Volume 1, Issue 1 (Fall 2019)                   Iran Herit 2019, 1(1): 10-18 | Back to browse issues page

XML Print

Download citation:
BibTeX | RIS | EndNote | Medlars | ProCite | Reference Manager | RefWorks
Send citation to:

Omrani B, Pashaei Kamali F. Buddhism Architecture in Northwestern Iran. Iran Herit. 2019; 1 (1) :10-18
URL: http://ih.richt.ir/article-8-79-en.html
1- PhD in Archaeology, Head of the Research Center for Cultural Heritage Organization, Tehran, Iran , Behruz.omrani@gmail.com
2- PhD, Department of Architecture and Urbanism, Maragheh Branch, Islamic Azad University, Maragheh, Iran
Abstract:   (1711 Views)

Architecture is not only a complex including materials and methods to provide a shelter for human beings, but also it is an expression of the society, which created that. Its form will be the reflection of values and religious orientation besides social maturity of the related society and its structure will narrate the nature, power and different dimensions of mythical and psychological aspects of existing fabric. By the thirteenth century, Buddhism had receded into its far-eastern fringes, where it was really little more than memory. In the space of the hundreds of years from the 1220's - 1320's, the Mongols had conquered Iran, introducing new ideas and customs from Central Asia and the Far East. At the Ilkhanid capitals of northwestern Iran (Maraghe and Tabriz), different Mongol rulers adhered to different religions; some followed Mongol shamanist beliefs, others married Nestorian Christian women and had Christian leanings, and still some others converted to Buddhism. Considering the Buddhist background of northwestern Iran during Mongol's era and overlapping the historical contexts proclaiming the kings′ interests into Buddhism sect with spatial composition of Buddhist temples in Central Asia, this paper will categorize the Rasadkhana caves as well as Girkh Kohul caves both in Maraghe as the remains of Buddhism architecture in the Ilkhanid capital of Iran.  

Full-Text [PDF 810 kb]   (427 Downloads) |   |   Full-Text (HTML)  (669 Views)  
Type of Study: Research | Subject: Iran Heritage
Received: 2019/05/20 | Accepted: 2019/06/15 | Published: 2019/07/1

1. Soudavar, A., (1996). The Saga of Abu-Sa'id Bahador Khan: The Abu-Sa' idname," in Julian Raby and Teresa Fitzherbert, eds., The Court of the Ilkhans, 1290-1340 Oxford: Oxford University Press.
2. Martinez, A., (1994). Third Portion of the History of Ġāzān Xān in Rašīdu'd-Dīn's Ta'rīx-e Mobārak-e Ġāzānī', Archivum Eurasiae Medii Aevi, 8. Pp. 99-206, at p. 111, n. 13.
3. Azad, A. (2010). Three Rock-Cut Cave Sites in Iran and their Ilkhanid Buddhist Aspects Reconsidered. United Kingdom: MPG Books Group. (Chapter10).
4. Boyle. J.A., (1968). Cambridge History of Iran. Vol. 5. Cambridge University Press. [DOI:10.1017/CHOL9780521069366]
5. Canby, Sh., (1993). Depictions of Buddha Sakyamuni in the Jami' al-Tavarikh and the Majma' al-Tavarikh. In Muqarnas X: An Annual on Islamic Art and Architecture. Margaret B. Sevcenko, ed. Leiden: E.J. Brill. [DOI:10.2307/1523195]
6. Charles, A., (1987). The encyclopedia of Religion. Vol. 14. New York: Macmillan Publishing Company. Pp. 373-380.
7. Esin. E., (1972). Four Turkish Bakhshi Active in Iranian Lands, in M. Y. Kiani and A. Tajvidi, eds., The Memorial Volume of the 5th International Congress of Iranian Art & Archaeology: Tehran-Isfahan-Shiraz, 11th-18th April 1968 (Tehran), Vol, 2, 53-73.
8. Boyle. J., (1968). Dynastic and Political History of the Il-Khans. In J. A. Boyle, ed., The Cambridge History of Iran. Cambridge: Cambridge University Press. [DOI:10.1017/CHOL9780521069366]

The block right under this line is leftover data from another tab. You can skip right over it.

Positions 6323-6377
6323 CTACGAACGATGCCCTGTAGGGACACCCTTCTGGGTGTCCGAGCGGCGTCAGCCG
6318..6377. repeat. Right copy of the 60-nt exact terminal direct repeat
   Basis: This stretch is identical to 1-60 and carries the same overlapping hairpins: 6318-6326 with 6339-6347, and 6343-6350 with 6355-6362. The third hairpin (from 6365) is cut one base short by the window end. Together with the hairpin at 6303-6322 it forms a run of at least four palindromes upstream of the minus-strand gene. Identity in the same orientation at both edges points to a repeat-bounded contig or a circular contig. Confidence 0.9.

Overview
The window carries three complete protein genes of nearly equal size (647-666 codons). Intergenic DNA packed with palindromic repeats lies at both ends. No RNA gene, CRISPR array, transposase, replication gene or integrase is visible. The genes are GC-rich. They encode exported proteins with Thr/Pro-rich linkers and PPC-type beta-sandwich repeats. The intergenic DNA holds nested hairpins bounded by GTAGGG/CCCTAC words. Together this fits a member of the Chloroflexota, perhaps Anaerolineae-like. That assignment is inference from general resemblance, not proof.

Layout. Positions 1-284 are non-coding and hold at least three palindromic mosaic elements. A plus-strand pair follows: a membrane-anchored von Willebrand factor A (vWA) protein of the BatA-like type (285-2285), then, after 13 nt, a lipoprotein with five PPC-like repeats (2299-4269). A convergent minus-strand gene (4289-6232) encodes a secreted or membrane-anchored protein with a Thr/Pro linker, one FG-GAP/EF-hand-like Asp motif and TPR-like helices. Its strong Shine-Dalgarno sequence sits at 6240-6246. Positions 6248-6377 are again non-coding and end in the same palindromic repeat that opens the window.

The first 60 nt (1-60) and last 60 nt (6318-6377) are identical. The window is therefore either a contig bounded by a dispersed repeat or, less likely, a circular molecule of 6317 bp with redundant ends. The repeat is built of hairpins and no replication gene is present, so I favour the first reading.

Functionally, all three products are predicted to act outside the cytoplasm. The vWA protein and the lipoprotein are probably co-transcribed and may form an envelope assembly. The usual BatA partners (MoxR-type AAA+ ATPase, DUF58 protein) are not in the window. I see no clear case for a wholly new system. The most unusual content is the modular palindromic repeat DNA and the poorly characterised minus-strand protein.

9. Li Chongfen. A., (2013). Cong Jiantuoluo dao Pingcheng: yi siyuan buju wei zhongxin" [From Gandhāra to Pingcheng: The Layout of a Free-Standing Buddhist Monastery]. In: Fojiao kaogu - cong Yindu dao Zhongguo I. [Buddhist Archaeology - From India to China], Li Chongfeng, 267-312. Shanghai: Shanghai Guji Chubanshe
10. Ligun He. K., (2013). Buddhist State Monasteries in Early Medieval China and their Impact on East Asia. A dissertation presented to the Faculty of Philosophy of Heidelberg University in Candidate for the Degree of Philosophy. Germany: Institute of East Asian Art History.
11. Mullin, Gh. (2012). Mongolian Buddhism Past and Present: Reflections of Culture at a Historical Crossroad. In Bruce M. Knauft; R. Taupier; P. Lkham; Amgaabazaryn Gerelmaa; Mongolians after Socialism: Politics, economy, religious, Ulaanbaatar, Mongolia: Admon Press, Pp. 185-197.
12. Papas. J., (2011). Buddhism and Islam on the Silk Road. Journal of Central Eurasian Studies. Vol. 2. Pp. 101-104.
13. Polo. M., (1958). The Travels. Translated by Ronald Latham. London.
14. Qazvini, Z. I. M., (1994). Asar al Ebad va Akhbar al Ebad. Translated by Mirza Jahangir Qajar. Tehran: Amir Kabir Publication.
15. Ronald M., (2002). Hidden Realms and Pure Abodes: Central Asian Buddhism as Frontier Religion in the Literature of India, Nepal, and Tibet," Pacific World Journal, 3d series, 4: 153-81, esp. 161, 164, 167.
16. Su Bai, E., (1996). Pingcheng shili de jiju he Yungang moshi de xingcheng he fazhan [Gathering of Manpower and Material Resources in Pingcheng and the Creation and Development of YunKang style]. In: Zhongguo shikusi yanji. [Studies on the Cave Temples of China]. Beijing: Wenwu chubanshe.
17. Mair. V., (1992). Perso-Turkic Bakshi = Mandarin Po-Shih: Learned Doctor. Journal of Turkish Studies. 16 (3): 117-27.
18. Zhengzhong. W., (2004). Kezi'er shiku qian de mugou jianzhu [Wooden Construction in front of Kizil Caves]. 10 (9): 75-83.

Add your comments about this article : Your username or Email:

Send email to the article author

Rights and permissions
Creative Commons License This work is licensed under a Creative Commons Attribution-NonCommercial 4.0 International License.